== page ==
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Power/Performance Bits: Oct. 5


Modeling resistive-switching memory Researchers from Singapore University of Technology and Design (SUTD) and Chang Gung University developed a new toolkit for modeling current in resistive-switching memory devices. The team said that traditional physical-based models need to consider complex behaviors to model current in resistive memory, and there's a risk of permanent device damage due t... » read more

Power/Performance Bits: June 22


Terahertz silicon multiplexer Researchers from Osaka University and University of Adelaide designed a silicon multiplexer for terahertz-range communications in the 300-GHz band. “In order to control the great spectral bandwidth of terahertz waves, a multiplexer, which is used to split and join signals, is critical for dividing the information into manageable chunks that can be more easily... » read more

Manufacturing Bits: June 15


Next-gen RF signal processors Sandia National Laboratories has taken steps to realize the development of acoustic wave amplifiers, a technology that could one day pave the way towards long-awaited tiny RF signal processors. Researchers have developed piezoelectric acoustic devices using surface acoustic wave (SAW) technology and demonstrated the ability to manufacture these devices. Still i... » read more

Manufacturing Bits: May 18


Mystery of MXenes Aalto University has studied the surface composition and provided some new insights into MXenes, a promising set of materials used for energy storage and related applications. A class of two-dimensional inorganic compounds, MXenes consist of thin atomic layers. The materials are based on transition metal carbides, nitrides or carbonitrides. These materials have extraord... » read more

Power/Performance Bits: April 27


Energy-harvesting shirt Engineers at the University of California San Diego developed a 'wearable microgrid' that harvests and stores energy from the human body to power small electronics. The microgrid consists of three main parts: sweat-powered biofuel cells, motion-powered triboelectric generators, and energy-storing supercapacitors. All parts are flexible, washable and can be screen pri... » read more

Power/Performance Bits: Oct. 12


More stable quantum states Researchers at the University of Chicago found a way to make quantum systems retain coherency 10,000 times longer. The fragile nature of quantum states remains a challenge for developing practical applications of quantum computing, as they can be easily disrupted by background noise coming from vibrations, temperature changes or stray electromagnetic fields. Ap... » read more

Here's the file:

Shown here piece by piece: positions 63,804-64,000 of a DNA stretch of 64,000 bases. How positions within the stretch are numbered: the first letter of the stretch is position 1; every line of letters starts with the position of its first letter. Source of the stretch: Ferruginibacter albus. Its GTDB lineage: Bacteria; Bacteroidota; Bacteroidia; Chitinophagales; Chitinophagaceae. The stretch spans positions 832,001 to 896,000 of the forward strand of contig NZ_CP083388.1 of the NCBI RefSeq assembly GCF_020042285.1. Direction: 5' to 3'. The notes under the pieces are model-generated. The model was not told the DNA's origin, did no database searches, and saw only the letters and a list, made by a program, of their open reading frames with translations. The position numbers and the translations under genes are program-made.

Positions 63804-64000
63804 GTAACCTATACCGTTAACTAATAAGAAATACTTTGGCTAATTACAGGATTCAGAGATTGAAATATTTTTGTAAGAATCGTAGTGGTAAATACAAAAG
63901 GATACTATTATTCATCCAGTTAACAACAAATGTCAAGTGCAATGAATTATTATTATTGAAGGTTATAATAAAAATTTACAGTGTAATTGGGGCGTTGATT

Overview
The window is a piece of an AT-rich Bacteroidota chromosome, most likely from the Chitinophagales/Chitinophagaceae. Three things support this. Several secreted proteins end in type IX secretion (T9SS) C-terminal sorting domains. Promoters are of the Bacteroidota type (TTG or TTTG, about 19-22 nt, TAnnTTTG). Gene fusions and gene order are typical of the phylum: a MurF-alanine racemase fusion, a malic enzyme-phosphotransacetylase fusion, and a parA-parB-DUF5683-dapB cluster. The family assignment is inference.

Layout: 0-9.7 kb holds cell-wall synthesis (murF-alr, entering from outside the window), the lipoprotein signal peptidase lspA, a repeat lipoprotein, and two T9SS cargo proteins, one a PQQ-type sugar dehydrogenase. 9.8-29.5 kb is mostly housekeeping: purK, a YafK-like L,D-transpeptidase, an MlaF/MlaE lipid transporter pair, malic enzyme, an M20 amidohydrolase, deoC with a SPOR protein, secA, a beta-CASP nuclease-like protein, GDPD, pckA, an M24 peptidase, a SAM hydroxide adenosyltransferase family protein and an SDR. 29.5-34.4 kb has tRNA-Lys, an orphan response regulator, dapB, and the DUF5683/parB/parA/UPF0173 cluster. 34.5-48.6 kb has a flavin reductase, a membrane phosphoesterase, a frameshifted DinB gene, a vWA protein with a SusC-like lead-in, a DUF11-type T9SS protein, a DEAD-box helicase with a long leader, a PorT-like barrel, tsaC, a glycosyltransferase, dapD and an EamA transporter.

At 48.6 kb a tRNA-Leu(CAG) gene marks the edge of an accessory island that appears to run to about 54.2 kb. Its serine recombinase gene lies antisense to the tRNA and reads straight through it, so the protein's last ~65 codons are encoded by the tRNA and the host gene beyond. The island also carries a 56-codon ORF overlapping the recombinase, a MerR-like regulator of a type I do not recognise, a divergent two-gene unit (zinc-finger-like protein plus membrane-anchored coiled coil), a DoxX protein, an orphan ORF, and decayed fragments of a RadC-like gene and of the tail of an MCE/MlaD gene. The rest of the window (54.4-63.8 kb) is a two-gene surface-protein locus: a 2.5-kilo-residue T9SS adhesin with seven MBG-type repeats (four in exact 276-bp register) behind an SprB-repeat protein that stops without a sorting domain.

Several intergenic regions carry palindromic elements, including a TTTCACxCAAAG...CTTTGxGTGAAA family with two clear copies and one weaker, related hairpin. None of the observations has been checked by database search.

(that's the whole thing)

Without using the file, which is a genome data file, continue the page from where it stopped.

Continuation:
Power/Performance Bits: June 2


Neuromorphic memristor Researchers at the University of Massachusetts Amherst used protein nanowires to create neuromorphic memristors capable of running at extremely low voltage. A challenge to neuromorphic computing is mimicking the low voltage at which the brain operates: it sends signals between neurons at around 80 millivolts. Jun Yao, an electrical and computer engineering researcher at ... » read more

Power/Performance Bits: May 26


Warmer quantum computing Researchers at the University of New South Wales Sydney, Université de Sherbrooke, Aalto University, and Keio University developed a proof-of-concept quantum processor unit cell on a silicon chip that works at 1.5 Kelvin – 15 times warmer than current chip-based technology that uses superconducting qubits. "This is still very cold, but is a temperature that can b... » read more

Covid-19 Tech Bits: April 14


Modeling coronavirus spread Four teams of Finnish researchers have modeled the coughing spread of COVID-19 in tight indoor areas, such as grocery stores and public transportation systems, using a supercomputer and 3D visualization. “The aerosol cloud spreads outside the immediate vicinity of the coughing person and dilutes in the process," said Aalto University Assistant Professor Ville V... » read more

Manufacturing Bits: Nov. 25


RF carbon nanotubes For years, the industry has been working on logic and memory devices based on carbon nanotubes, although these technologies remain in R&D. Now, there is a new device type using carbon nanotubes--RF. Startup Carbonics has developed an RF-based carbon nanotube technology that operates at frequencies over 100GHz. The technology exceeds the cutoff frequency of today... » read more

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